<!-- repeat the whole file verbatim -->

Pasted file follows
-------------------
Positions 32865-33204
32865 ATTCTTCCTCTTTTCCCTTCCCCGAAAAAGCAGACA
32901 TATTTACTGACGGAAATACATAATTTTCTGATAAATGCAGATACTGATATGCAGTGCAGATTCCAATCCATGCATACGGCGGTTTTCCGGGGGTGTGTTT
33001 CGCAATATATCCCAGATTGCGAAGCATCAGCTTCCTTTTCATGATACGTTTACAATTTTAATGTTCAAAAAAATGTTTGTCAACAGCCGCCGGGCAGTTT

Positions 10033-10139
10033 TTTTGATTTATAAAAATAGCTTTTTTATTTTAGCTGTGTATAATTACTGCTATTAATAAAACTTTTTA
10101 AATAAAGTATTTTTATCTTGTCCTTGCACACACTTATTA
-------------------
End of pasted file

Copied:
Positions 32865-33204
32865 ATTCTTCCTCTTTTCCCTTCCCCGAAAAAGCAGACA
32901 TATTTACTGACGGAAATACATAATTTTCTGATAAATGCAGATACTGATATGCAGTGCAGATTCCAATCCATGCATACGGCGGTTTTCCGGGGGTGTGTTT
33001 CGCAATATATCCCAGATTGCGAAGCATCAGCTTCCTTTTCATGATACGTTTACAATTTTAATGTTCAAAAAAATGTTTGTCAACAGCCGCCGGGCAGTTT

Positions 10033-10139
10033 TTTTGATTTATAAAAATAGCTTTTTTATTTTAGCTGTGTATAATTACTGCTATTAATAAAACTTTTTA
10101 AATAAAGTATTTTTATCTTGTCCTTGCACACACTTATTA